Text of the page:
Colonoscopy in Obese Patients: Time to Change Position
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Improvements in the diagnostic and therapeutic potential of digestive endoscopy over the past few decades have notably increased the number of procedures performed, to the point that endoscopy is now almost considered to be routine. Changes in the epidemiology of colorectal cancer (CRC), which now represents the second leading cause of cancer-related death in America  and Europe , have also contributed to an increase in colonoscopies, since this procedure is considered the most accurate and effective method for early detection and prevention of CRC and premalignant precursor lesions. Colonoscopic removal of adenomatous polyps was proven to prevent approximately 80 % of CRCs [3, 4], and to lower the overall death rate from the disease . In this context, several studies have reported that CRC screening is clinically useful  and cost-effective  in the average-risk population, significantly reducing mortality .
Obesity is a well-accepted risk factor for CRC [9, 10]; excessive body mass index (BMI) and physical inactivity are interrelated risk factors reported to account for between a fourth and a third of CRCs . BMI is associated with an increased risk of incident CRC in men of all ages and in women between the ages 50–66 . Indeed, excessive BMI is a modifiable risk factor associated with increased risk of adenoma and advanced adenoma recurrence ; unfortunately, weight loss has no effect on this risk of recurrence.
In this context, and taking into account that obesity has reached epidemic proportions in America  and Europe , colonoscopy in obese patients represents a challenging issue for endoscopists, with much research focusing on the special features of colonoscopy in this population. For example, while a higher waist circumference has not been associated with a difficult cecal intubation [16, 17, 18], obesity constitutes an independent predictor of inadequate bowel preparation for colonoscopy , although these results were not reproduced when using a sodium picosulphate-based bowel preparation . Furthermore, some endoscopic techniques and maneuvers normally required during the examination, including patient repositioning and the application of abdominal pressure, are more difficult to perform on obese patients. Extra difficulty is added when changing the position of a sedated obese patient. A recent study in which abdominal compression obtained with a fitted corset facilitates colonoscopy reported that extra abdominal compression and a change of position was used less frequently in the study subjects accompanied by less procedural pain . In contrast, no definite data are available on the effect of a change from standard left lateral decubitus to prone position in facilitating colonoscopy in obese patients.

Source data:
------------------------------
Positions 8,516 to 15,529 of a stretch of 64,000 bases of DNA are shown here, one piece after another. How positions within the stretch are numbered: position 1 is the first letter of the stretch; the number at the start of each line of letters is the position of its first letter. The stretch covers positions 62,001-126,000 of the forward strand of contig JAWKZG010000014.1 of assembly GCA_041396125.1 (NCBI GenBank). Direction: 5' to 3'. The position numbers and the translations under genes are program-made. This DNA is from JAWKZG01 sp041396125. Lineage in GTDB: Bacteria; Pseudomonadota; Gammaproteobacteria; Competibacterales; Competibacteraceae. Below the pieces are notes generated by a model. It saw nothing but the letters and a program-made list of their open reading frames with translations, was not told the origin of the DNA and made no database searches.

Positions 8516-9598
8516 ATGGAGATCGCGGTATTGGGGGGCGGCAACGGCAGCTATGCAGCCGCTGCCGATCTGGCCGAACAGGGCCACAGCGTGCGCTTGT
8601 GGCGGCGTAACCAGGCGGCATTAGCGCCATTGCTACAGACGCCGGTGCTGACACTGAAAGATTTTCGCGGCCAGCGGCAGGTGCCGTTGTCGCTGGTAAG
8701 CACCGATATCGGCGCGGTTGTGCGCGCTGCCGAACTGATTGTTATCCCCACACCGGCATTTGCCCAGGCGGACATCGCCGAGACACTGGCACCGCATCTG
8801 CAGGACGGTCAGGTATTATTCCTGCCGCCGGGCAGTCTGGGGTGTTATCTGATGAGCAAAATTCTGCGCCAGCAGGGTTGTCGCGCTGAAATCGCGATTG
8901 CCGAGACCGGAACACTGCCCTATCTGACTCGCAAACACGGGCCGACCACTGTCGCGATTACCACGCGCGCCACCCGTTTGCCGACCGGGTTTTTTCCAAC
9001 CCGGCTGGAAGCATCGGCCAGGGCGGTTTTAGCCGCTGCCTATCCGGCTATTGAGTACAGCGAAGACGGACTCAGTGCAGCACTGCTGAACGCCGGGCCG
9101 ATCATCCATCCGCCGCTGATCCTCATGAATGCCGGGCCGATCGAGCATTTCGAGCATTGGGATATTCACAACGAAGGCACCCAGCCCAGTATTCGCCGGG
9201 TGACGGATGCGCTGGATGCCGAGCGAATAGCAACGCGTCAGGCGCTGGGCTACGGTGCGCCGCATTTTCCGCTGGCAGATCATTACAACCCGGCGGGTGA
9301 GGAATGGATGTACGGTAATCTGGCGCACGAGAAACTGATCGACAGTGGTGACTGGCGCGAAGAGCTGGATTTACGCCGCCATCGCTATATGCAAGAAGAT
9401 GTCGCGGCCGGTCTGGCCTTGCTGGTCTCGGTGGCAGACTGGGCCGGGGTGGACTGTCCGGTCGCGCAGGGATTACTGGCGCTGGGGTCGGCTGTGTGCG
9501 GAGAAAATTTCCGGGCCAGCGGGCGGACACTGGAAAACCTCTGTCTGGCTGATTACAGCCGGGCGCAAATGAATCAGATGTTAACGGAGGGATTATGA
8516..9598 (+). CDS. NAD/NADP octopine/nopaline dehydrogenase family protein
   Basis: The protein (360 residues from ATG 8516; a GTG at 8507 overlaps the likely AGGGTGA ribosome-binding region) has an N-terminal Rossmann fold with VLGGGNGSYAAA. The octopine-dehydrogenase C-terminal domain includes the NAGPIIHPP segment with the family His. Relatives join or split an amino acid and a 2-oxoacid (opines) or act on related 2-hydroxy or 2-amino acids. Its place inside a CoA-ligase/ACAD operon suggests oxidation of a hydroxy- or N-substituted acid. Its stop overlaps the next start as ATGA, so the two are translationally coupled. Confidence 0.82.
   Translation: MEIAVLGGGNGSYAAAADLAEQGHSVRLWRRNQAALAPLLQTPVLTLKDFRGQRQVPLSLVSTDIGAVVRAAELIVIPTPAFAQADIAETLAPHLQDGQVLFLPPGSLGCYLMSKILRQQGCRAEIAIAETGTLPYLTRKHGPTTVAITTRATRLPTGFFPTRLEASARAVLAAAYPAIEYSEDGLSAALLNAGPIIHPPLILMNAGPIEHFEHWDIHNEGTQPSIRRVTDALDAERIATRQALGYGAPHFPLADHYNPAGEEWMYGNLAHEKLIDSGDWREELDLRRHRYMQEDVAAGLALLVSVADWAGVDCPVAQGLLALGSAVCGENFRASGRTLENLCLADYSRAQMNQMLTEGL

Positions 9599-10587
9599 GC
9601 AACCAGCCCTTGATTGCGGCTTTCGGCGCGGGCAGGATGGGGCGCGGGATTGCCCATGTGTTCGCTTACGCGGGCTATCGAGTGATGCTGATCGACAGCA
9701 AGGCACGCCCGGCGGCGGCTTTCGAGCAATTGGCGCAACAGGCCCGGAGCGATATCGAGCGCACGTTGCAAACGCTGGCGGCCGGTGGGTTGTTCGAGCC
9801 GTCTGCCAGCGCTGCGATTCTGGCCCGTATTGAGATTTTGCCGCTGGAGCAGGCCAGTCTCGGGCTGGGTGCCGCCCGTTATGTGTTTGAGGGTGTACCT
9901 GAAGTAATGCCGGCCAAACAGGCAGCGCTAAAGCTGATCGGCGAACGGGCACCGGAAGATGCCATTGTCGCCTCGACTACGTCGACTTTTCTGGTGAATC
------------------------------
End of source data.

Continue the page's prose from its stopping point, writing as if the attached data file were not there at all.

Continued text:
This number of Digestive Diseases and Sciences includes a prospective randomized trial by Uddin and colleagues  which reports for the first time that starting sedated colonoscopy in prone position for male obese subjects (BMI > 30 kg/m2) significantly shortens cecal intubation times with less need for patient repositioning. Additionally, the authors reported no differences in subjects’ perception of pain or their willingness to repeat the procedure when compared with obese subjects in whom the exploration was started using the standard left decubitus position. The subjects were sedated with benzodiazepines and narcotics under the endoscopist’s supervision due to safety concerns; patients scheduled for deep sedation with propofol or general anesthesia were excluded. Although 18 % of recruited patients had antecedents of sleep apnea, half of them were explored in the prone position with no complications. Despite the fact that obesity is associated with an increased frequency of sedation-related complications, non-anesthesiologist-administered propofol sedation is safe and efficient [23, 24], with exceptionally rare complications with respect to airway management. In this context, propofol sedation has also been used safely by trained professionals in obese patients undergoing advanced endoscopic procedures , even when explored in the prone position, as frequently occurs in endoscopic retrograde cholangiopancreatography. The prone position may actually be associated with a lower risk of obstructive apnea during sedation since the tongue is less likely to fall back. In this sense, performing the procedure with the patient in the prone position may be a non-invasive way to increase oxygenation in patients with acute respiratory distress . While patients with morbid obesity have been excluded from most studies evaluating carbon dioxide (CO2) insufflation in colonoscopy, those obese patients with a BMI < 40 kg/m2 have not; thus, a recent study did not report higher levels of end-tidal CO2 or adverse respiratory events in morbidly obese subjects .
Even if some safety aspects regarding deep sedation administered by non-anesthesiologists in prone subjects remain unresolved, the original article included in this issue of Digestive Diseases and Sciences  constitutes a clear confirmation of how a simple, inexpensive, and easily reproducible measure can improve colonoscopy performance in obese patients. From these results, we should reconsider whether it is time to change patients’ position towards easier, but efficient procedures.
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